- How do I know if a motorcycle helmet is acceptable under my state’s helmet law?
- In a case with multiple heirs, how are damages divided?
- Will My Health Insurance Coverage or Paid Sick Leave from Work Limit My Recovery For My Motorcycle accident?
- Is There Anyone Other Than the Drivers and Passengers Involved in a Motor Vehicle Collision That I Could Sue for My Damages?
- Will My Attorney Need To Retain Experts To Prove Liability And Damages Even Though My Injury Is So Obvious?
- Who can sue for an amputation injury?
Can I still pursue compensation if I was partially at fault for my injuries?
- January 14, 2016
Many people who sustain injury through some fault of their own falsely believe that necessarily defeats any claim against other parties at fault in the same event. This misperception may be due to a defense often raised by opposing lawyers early during settlement negotiations called ‘assumption of risk’ to dissuade pro se plaintiffs from launching formal litigation. While assumed risks seem logically excluded blame placed on others for resulting harm, do not rush to judgment without legal representation.
Negligence Defined in Layperson’s Terms
Simply put, negligence is any act that creates or escalates an unacceptably high risk of danger or harm to third parties. Thus, all parties who act negligently can be held liable for any damages inflicted on others as a direct and proximate cause thereof.
Plaintiffs who bring suit bear a legal burden to prove certain basic facts in order to win claims against defendants based on negligence that include the following points:
-Defendant was legally obligated to exercise reasonable care to protect others from harm or danger.
-Defendant failed to fulfill a legal duty of reasonable care by acting with reckless disregard for others’ safety. A prime example is motorists who drive drunk.
-Defendant’s failure to exercise reasonable care was the actual cause of plaintiff’s harm.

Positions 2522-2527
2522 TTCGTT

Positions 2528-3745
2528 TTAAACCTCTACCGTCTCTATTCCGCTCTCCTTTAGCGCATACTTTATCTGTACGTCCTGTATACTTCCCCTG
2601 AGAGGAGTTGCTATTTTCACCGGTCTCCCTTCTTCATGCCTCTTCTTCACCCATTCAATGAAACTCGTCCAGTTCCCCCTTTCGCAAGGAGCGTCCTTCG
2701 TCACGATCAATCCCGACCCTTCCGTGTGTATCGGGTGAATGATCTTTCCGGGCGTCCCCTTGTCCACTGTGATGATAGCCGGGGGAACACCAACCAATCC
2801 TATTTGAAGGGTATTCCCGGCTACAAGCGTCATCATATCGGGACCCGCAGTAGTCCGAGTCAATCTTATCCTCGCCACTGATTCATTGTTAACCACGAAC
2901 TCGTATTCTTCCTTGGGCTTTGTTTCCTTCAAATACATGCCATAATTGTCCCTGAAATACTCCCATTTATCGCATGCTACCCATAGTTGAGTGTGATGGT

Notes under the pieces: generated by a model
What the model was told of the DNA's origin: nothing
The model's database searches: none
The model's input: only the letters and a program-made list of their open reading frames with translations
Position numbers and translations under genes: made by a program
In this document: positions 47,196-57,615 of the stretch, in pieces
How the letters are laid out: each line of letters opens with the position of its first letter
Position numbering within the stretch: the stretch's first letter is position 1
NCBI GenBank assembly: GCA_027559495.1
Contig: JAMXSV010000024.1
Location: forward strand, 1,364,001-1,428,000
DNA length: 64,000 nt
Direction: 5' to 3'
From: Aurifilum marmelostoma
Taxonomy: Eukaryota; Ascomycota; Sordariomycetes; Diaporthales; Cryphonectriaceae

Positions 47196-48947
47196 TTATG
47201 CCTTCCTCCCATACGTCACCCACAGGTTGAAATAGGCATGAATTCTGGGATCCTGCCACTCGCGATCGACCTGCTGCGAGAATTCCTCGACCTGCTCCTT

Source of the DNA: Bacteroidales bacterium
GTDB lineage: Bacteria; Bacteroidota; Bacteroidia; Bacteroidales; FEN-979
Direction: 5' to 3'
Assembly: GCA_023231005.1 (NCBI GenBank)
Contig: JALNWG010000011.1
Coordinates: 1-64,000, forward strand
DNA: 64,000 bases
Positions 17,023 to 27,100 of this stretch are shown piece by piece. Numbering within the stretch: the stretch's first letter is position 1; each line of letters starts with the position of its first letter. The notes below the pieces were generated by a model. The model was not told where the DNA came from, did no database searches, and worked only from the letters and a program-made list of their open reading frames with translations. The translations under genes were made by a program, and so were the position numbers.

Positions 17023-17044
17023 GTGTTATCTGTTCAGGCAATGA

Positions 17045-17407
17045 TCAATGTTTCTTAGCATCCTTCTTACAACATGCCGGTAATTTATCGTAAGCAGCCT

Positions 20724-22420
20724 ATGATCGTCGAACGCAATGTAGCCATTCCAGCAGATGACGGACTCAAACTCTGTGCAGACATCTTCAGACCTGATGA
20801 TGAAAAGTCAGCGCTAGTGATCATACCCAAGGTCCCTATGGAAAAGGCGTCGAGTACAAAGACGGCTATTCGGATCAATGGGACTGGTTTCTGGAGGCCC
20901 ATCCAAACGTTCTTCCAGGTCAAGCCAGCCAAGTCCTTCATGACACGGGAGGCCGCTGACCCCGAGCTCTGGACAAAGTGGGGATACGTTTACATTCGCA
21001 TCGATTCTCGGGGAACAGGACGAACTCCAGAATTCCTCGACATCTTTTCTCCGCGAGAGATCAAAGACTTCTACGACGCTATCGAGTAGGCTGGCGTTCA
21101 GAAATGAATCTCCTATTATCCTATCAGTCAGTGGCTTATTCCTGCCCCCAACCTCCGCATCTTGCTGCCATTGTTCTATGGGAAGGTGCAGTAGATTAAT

-Defendant knew or should have reasonably known that reckless conduct would cause others harm.
-Plaintiff sustained actual damages that are legally recoverable from defendant(s).
Contributory v. Comparative Negligence
When personal injury or property casualties occur, the first inquiry typically arises to determine who was at fault for causing such damages. Two legal theories were designed to address this question squarely in neutral terms to let courts fairly assign fault for causation to adverse parties in litigation.
Like its label implies, contributory negligence applies if plaintiffs contributed to their own injury by failing to mitigate or eliminate reasonably known unreasonable danger. The underlying rationale is that people share an incumbent legal duty to exercise reasonable care for their own safety. Thus, if they act recklessly, they bear liability for their own injuries that result therefrom, despite involvement or even partial fault of other parties.
If a defendant claims the plaintiff who initially filed suit has sole or partial fault for causing the same damages, it would be considered a contributory negligence defense. For instance, suppose Sue failed to look both ways before crossing a busy street and is struck by motorist Sally as a result. Sally has a valid contributory negligence claim that may reduce or bar Sue’s recovery for damages sustained as an at-fault pedestrian.
A majority of states have adapted a comparative negligence statutory scheme whereby courts may evaluate each party’s relative degree of fault when assessing damage awards. This reflects a dramatic departure from contributory negligence that historically prevailed in the U.S. and totally barred recovery if plaintiffs had any extent of fault for causing their own personal injury incident.
To prevent often grossly unjust outcomes that resulted from strict contributory negligence legal standards, state legislatures began to endorse one of two comparative negligence views.
Modified Comparative Negligence
This is the more common statutory design that prohibits recovery by plaintiffs found to have equal or greater fault for causing their damages. In such states, plaintiffs must be deemed less than 50 percent liable to recover any amount from any other at-fault party (ies).
Pure Comparative Negligence
A plaintiff’s total damage award is reduced by an amount equal to proportional fault that contributed to their own injuries. For instance, if a plaintiff’s total damages were $100,000 and the court deemed him or her 25 percent at fault, net judgment rendered in the plaintiff’s favor will be $75,000.
Whatever negligence standard is applicable in a particular case, prompt action to obtain competent legal assistance is vital to prevent very realistic lost ability to gain full recovery against parties who inflicted harm on virtually innocent victims. Never rely on insurance adjustors or defendants’ lawyers for advice about personal injury claims because they do not have your same interests at heart. By stark contrast, their sole legal and ethical duty is owed to those responsible for your losses. Thus, it might be smart to start your fight off right with qualified help standing solely by your side before you even begin the battle for best odds of final end in a solid victory.